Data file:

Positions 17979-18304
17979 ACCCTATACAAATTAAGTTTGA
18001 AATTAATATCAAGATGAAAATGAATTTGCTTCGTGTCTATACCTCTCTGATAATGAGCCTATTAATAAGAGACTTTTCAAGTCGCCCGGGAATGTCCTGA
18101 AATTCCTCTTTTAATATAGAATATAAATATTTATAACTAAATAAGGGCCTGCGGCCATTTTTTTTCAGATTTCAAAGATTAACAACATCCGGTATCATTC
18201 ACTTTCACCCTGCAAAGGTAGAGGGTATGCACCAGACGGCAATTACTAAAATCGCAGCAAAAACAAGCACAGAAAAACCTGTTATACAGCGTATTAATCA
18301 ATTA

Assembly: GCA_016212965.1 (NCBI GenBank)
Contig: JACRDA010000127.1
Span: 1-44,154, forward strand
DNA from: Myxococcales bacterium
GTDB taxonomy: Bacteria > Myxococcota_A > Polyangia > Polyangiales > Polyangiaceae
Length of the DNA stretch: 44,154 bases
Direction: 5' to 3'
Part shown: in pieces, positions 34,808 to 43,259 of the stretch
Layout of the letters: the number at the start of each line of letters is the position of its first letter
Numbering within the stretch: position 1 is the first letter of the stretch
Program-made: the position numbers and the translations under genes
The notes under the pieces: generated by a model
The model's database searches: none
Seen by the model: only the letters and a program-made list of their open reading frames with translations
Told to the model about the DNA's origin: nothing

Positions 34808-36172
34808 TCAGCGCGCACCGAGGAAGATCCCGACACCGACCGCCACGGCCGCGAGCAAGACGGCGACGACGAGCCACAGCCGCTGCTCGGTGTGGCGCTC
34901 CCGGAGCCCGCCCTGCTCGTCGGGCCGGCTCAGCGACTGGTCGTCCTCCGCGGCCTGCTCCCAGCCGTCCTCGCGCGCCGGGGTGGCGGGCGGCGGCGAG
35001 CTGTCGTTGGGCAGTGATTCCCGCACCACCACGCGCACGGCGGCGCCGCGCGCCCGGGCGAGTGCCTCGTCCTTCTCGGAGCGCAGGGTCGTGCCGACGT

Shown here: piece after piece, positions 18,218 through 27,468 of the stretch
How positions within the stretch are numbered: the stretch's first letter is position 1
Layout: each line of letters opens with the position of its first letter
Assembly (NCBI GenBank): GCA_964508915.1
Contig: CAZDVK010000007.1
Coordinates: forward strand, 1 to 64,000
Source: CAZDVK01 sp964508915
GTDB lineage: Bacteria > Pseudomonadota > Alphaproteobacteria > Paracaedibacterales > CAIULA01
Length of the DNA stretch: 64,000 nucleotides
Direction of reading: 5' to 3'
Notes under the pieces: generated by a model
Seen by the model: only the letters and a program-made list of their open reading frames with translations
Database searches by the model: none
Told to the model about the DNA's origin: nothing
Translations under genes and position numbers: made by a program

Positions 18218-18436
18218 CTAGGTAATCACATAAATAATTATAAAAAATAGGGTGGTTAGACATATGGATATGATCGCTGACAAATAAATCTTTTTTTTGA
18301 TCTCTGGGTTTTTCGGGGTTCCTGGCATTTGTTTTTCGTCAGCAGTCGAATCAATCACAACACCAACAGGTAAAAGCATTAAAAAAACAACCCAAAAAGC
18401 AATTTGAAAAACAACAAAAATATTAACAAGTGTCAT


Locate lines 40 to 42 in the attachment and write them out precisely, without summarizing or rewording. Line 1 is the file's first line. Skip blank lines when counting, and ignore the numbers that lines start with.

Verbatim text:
Translations under genes and position numbers: made by a program

Positions 18218-18436
18218 CTAGGTAATCACATAAATAATTATAAAAAATAGGGTGGTTAGACATATGGATATGATCGCTGACAAATAAATCTTTTTTTTGA